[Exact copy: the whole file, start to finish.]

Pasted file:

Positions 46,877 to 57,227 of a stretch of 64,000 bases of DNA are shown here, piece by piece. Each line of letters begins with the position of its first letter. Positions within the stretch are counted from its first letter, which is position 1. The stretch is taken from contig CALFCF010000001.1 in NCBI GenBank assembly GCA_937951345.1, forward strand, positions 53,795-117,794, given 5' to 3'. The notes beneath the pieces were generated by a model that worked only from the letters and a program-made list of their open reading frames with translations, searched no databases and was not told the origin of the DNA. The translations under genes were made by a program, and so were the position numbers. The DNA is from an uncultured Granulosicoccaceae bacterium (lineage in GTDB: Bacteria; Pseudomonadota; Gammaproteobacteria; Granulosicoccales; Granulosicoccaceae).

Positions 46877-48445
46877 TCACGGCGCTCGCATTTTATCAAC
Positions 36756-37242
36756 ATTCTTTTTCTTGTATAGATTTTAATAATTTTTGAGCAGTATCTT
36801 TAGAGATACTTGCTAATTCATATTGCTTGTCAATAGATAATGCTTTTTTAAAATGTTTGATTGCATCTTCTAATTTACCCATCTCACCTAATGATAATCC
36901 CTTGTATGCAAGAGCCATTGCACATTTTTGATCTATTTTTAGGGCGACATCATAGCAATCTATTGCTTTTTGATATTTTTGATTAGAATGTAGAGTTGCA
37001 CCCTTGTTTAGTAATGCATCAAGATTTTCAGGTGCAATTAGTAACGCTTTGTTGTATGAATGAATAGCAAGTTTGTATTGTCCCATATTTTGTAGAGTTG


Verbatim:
Positions 46,877 to 57,227 of a stretch of 64,000 bases of DNA are shown here, piece by piece. Each line of letters begins with the position of its first letter. Positions within the stretch are counted from its first letter, which is position 1. The stretch is taken from contig CALFCF010000001.1 in NCBI GenBank assembly GCA_937951345.1, forward strand, positions 53,795-117,794, given 5' to 3'. The notes beneath the pieces were generated by a model that worked only from the letters and a program-made list of their open reading frames with translations, searched no databases and was not told the origin of the DNA. The translations under genes were made by a program, and so were the position numbers. The DNA is from an uncultured Granulosicoccaceae bacterium (lineage in GTDB: Bacteria; Pseudomonadota; Gammaproteobacteria; Granulosicoccales; Granulosicoccaceae).

Positions 46877-48445
46877 TCACGGCGCTCGCATTTTATCAAC
Positions 36756-37242
36756 ATTCTTTTTCTTGTATAGATTTTAATAATTTTTGAGCAGTATCTT
36801 TAGAGATACTTGCTAATTCATATTGCTTGTCAATAGATAATGCTTTTTTAAAATGTTTGATTGCATCTTCTAATTTACCCATCTCACCTAATGATAATCC
36901 CTTGTATGCAAGAGCCATTGCACATTTTTGATCTATTTTTAGGGCGACATCATAGCAATCTATTGCTTTTTGATATTTTTGATTAGAATGTAGAGTTGCA
37001 CCCTTGTTTAGTAATGCATCAAGATTTTCAGGTGCAATTAGTAACGCTTTGTTGTATGAATGAATAGCAAGTTTGTATTGTCCCATATTTTGTAGAGTTG